Gadarene will be getting us dancing around our living rooms on Friday 26th November. We caught up with them to find out more about what’s in store!
We’re so thrilled to have Gadarene playing for us! For anyone who hasn’t come across your music before, what can they expect?
Thank you, we’re thrilled to be playing for you! People can expect a fun, lively set with moments of acoustic beauty and other moments of electronic mayhem. We draw on influences such as reggae, funk, rock and jazz, but all underpinned by glorious seventeenth and eighteenth century English folk tunes. There will also be some clogging and some Dartmoor stepdancing.
Sounds great! You’ve taken an innovative approach to modernising traditional music – do you think innovation is important for the future of folk?
Well… that’s a subject I could talk about for a few hours. Our approach is to try and have one foot in the past and one in the future. We respect the old tunes, and it’s a real thrill seeing audiences dancing to music that last had people on their feet 300 years ago. I know we’ve introduced new people to this material which is brilliant. The truth is that most of what we do in Gadarene refers to older music such as reggae and even 90s electronica; I guess the innovation is how we put them together. I think it’s great that we and other people are bringing traditional music to wider audiences in this way, but at the same time some of my favourite folk musicians play in a very traditional style and I think it would be a shame if that was lost as we’re chasing novelty.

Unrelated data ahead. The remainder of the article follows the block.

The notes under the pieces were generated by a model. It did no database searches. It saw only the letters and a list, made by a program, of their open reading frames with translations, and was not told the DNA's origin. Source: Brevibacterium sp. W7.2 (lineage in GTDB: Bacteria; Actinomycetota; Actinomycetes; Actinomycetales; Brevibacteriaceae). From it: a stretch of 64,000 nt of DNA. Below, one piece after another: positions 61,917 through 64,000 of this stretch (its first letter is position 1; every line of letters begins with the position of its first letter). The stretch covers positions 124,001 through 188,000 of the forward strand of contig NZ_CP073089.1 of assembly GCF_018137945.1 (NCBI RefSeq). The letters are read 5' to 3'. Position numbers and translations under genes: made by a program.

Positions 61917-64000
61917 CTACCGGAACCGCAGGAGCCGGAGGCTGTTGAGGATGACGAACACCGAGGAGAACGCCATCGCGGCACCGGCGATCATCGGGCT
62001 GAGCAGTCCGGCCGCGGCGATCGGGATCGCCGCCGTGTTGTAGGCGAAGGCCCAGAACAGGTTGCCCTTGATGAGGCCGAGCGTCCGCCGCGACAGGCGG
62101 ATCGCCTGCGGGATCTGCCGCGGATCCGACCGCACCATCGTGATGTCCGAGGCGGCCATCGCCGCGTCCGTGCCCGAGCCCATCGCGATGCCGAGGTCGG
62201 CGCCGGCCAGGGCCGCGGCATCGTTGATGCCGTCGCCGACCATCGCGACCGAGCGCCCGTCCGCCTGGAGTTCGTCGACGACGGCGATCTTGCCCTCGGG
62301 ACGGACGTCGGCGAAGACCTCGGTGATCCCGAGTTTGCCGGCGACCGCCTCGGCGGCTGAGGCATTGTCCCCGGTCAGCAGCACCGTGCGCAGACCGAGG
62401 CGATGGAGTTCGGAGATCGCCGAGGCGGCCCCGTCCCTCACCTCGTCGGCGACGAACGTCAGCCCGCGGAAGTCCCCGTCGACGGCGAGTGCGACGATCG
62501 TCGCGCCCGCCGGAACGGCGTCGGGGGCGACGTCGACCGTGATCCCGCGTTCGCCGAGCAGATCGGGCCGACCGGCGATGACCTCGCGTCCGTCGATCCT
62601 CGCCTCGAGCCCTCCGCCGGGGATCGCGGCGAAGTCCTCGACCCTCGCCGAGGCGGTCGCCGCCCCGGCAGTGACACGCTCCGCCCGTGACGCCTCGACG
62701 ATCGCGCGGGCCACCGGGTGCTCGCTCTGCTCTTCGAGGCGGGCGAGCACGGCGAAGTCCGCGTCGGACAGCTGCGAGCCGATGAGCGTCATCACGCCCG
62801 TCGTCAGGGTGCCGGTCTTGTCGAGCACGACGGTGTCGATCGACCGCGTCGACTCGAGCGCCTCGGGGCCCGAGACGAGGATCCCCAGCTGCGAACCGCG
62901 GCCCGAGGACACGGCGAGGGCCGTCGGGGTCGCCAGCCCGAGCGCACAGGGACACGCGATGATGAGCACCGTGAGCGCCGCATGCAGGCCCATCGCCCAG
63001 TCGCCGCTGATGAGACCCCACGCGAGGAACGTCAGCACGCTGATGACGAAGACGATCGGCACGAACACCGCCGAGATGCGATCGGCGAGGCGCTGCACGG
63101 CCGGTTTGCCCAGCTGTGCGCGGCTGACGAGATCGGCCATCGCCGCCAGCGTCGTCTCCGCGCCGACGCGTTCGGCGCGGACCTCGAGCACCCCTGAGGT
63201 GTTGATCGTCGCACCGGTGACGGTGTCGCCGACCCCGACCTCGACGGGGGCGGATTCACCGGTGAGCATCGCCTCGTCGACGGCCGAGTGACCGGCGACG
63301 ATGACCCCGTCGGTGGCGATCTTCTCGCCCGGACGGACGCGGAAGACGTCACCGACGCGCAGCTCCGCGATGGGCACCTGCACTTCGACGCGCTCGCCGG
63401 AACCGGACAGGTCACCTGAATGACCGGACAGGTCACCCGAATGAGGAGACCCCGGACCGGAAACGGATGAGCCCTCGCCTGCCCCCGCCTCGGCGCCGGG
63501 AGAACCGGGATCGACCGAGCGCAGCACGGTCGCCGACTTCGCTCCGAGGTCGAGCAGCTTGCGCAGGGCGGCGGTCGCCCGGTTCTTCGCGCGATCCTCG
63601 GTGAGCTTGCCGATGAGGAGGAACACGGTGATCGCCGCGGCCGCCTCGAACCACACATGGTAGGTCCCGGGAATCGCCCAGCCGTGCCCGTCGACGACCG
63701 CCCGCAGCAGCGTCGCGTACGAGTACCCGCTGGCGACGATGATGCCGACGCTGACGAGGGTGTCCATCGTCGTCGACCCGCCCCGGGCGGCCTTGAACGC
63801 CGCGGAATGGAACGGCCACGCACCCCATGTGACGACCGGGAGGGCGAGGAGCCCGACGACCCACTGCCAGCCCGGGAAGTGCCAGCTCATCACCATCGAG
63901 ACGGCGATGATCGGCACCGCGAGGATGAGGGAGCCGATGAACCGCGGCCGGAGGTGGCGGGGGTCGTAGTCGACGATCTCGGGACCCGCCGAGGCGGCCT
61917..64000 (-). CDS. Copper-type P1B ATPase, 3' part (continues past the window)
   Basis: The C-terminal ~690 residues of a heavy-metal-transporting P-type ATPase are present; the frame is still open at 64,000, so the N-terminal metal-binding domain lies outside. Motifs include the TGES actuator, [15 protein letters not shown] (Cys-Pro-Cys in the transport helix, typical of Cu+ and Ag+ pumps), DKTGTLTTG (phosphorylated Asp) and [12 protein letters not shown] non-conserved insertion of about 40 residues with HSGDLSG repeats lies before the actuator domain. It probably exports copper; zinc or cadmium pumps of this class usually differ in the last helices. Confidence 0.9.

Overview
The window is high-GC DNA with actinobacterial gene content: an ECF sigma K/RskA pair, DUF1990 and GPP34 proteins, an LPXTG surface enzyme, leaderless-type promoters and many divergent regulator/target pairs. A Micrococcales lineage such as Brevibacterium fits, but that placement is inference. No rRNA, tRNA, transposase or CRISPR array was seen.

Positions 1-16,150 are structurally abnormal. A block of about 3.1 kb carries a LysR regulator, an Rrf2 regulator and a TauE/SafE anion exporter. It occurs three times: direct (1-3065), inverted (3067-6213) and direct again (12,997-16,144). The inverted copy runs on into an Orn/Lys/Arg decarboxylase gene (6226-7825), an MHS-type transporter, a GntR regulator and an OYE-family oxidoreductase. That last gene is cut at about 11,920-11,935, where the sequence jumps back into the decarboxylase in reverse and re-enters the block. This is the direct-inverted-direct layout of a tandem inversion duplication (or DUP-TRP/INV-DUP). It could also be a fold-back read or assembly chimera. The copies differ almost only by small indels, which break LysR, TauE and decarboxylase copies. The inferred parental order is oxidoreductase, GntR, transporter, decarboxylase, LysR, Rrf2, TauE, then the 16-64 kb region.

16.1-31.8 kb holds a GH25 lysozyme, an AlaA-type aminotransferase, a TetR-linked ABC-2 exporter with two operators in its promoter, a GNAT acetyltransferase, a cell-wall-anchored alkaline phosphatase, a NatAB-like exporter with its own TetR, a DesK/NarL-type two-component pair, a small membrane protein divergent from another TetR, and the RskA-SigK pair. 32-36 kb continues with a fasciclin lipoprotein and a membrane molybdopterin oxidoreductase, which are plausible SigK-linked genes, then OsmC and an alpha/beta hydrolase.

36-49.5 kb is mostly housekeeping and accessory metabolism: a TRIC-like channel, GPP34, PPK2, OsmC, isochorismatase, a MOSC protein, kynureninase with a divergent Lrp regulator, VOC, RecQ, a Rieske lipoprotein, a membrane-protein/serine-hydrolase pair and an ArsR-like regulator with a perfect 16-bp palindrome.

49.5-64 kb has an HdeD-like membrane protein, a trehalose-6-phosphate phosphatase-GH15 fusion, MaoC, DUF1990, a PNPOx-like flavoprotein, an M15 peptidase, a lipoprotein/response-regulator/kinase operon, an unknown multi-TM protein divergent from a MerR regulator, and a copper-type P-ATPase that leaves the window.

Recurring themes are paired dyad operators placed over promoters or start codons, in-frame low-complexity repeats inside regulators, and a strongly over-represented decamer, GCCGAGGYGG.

Your latest album, Butchers of Bristol, came out a few months ago. Tell us all about it!
We’re really excited by Butchers of Bristol; it feels like a big step up from our previous recordings. It’s the first time we’ve made a studio album and we had so much fun really polishing things and adding extra sounds like pitched percussion and a whole horn section. There’s such a range of energies, from a pretty heavy rock number to something based on Acid Jazz. There’s also one track with just mandolin, fiddle and flute playing really simply; it’s one of my favourite moments on the album. We’ve been touched by what a lovely response the album’s had.
It’s been an incredibly tough time for musicians over the last couple of years – what did you get up to when you weren’t able to tour with Gadarene?
We had a CD launch tour planned for Butchers of Bristol last year. We managed the first night, then everything else was cancelled. When we realised it was going to be a while before we could get back on the road, we organised an online launch event. It was a lot of work to get the videos together, but it was really well received. We also had a post-launch party on Zoom which was silly and really great fun. Jon set off a confetti canon in his studio to launch the album and is still finding confetti eight months later!
What’s next for Gadarene?
We played at a few festivals over the summer, which was glorious, but other than that we haven’t really had a chance to perform the material from the album yet. So we’re working on festival dates for next summer and tour dates for late spring. We all love being on stage and can’t wait to bring our brand of Old English Funk Reggae Rock Electronic Disco Jazz Folk to more audiences!
Gadarene will be playing for us on Friday 26th November at 8pm GMT. Fancy joining us? Find tickets here!